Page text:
The Greenhouse Studio

Behind the house, in the northeastern corner, we had a parking space to begin with. But as the number of pots and containers grew, the cars had to give way and were instead parked down by the road. At the same time, I decided to cut down some old Thujas that had been growing there from long before we moved in. When the trees were felled, I soon realised that here we could place a third greenhouse.

When I get an idea, I am quick at putting it into action. The idea about the new greenhouse was conceived in the summer of 2012. And the following spring the house was completed.

This time I chose to commission a greenhouse company to be responsible for the entire design and build process. Drivadan got the assignment. This company are great experts at building with steel constructions and they are a large supplier to e.g. garden centres who want a glass covered shopping area.

My good friend and sparring partner Kjeld Slot suggested that I build a pyramid shaped greenhouse, and he drew up the design. Kjeld did the sketching, and Drivadan drew up the final plan. This worked perfectly.

The house was to be forty square meters, and I chose that it should be possible to heat it during winter and therefore the house was equipped with triple layered energy saving glass, and heating was installed.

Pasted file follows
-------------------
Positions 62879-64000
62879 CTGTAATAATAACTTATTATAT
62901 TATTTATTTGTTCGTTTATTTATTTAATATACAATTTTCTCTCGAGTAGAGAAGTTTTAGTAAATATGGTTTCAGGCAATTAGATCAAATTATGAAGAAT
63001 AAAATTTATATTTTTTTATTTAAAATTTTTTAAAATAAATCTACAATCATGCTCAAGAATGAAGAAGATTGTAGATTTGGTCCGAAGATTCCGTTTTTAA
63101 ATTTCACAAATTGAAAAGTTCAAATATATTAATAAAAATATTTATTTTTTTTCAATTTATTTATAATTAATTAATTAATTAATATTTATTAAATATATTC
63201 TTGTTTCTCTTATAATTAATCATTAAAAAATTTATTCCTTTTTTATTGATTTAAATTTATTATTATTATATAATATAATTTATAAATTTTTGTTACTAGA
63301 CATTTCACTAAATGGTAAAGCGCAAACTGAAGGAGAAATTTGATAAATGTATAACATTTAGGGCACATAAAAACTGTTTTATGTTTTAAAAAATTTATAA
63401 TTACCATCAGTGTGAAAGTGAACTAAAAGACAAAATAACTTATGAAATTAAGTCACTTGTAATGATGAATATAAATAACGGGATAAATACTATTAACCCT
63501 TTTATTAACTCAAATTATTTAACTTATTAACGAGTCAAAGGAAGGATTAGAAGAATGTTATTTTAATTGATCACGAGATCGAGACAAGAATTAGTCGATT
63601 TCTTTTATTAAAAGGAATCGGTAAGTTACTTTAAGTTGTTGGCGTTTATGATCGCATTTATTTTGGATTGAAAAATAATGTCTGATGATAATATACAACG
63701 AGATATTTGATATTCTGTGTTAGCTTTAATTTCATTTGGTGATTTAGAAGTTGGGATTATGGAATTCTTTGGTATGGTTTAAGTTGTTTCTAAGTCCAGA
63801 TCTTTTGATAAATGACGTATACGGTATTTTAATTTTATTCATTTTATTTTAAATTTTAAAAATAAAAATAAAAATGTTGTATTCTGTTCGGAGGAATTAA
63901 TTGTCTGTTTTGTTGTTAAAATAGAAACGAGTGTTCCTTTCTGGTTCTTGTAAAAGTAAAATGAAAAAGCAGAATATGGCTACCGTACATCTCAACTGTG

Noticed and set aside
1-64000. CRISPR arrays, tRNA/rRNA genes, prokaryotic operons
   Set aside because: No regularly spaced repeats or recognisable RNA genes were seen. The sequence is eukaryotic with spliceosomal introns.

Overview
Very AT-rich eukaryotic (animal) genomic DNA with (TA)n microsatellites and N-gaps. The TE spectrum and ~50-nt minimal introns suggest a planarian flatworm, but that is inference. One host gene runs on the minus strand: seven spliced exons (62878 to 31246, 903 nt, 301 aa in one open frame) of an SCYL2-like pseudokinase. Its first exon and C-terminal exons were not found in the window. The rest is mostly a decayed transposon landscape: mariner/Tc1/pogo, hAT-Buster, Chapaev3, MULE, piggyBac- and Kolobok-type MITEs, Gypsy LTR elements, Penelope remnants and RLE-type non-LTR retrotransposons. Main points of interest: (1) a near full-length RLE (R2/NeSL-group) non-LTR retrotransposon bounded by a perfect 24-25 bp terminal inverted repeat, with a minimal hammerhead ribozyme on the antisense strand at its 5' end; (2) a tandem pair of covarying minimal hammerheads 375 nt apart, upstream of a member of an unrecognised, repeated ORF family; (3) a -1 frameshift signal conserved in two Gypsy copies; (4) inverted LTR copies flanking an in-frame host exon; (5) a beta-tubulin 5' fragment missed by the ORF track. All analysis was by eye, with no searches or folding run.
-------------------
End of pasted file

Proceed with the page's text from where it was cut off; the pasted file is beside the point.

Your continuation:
From the beginning I realised that this house was meant more for people than for plants. I had glass shelves put up and soon the greenhouse was decorated with vases and ornaments from floor to ceiling. In everyday speech I call the house my studio, for this I where I can make all my flower arrangements and be creative. It is a wonderful universe, and when, during winter, I light a fire in the open fireplace, it is particularly cosy.

Finally, I want to mention that my gardeners are also frequent users of this house. When it is too cold to sit outside, they have their lunch and coffee breaks here. It is pure luxury to have such a room.

Already after the first couple of seasons I outgrew the Victorian greenhouse, so soon I wanted an even bigger house – a bigger nursery. It should be possible to heat it during winter, so I could store less hardy plants here in the cold season.

The Nursery

On a spot in front of the house next to the forest I had some hot beds that I happily gave up to make space for yet another greenhouse. The space allowed for the house to be a full fifty square meters, if I utilised it to the max. And I did … For seen against the large house it was important that this new greenhouse would not look too small.

I wanted a wooden greenhouse, and I knew from the beginning that the house should be unique and created especially for this space. Therefore, I contacted an architecture company that I had worked with before, and they came up with many excellent solutions. Amongst other things they suggested that the roof should consist of a metal frame with double glazed windows, while the rest of the house – including the glazing bar windows – should be built from timber.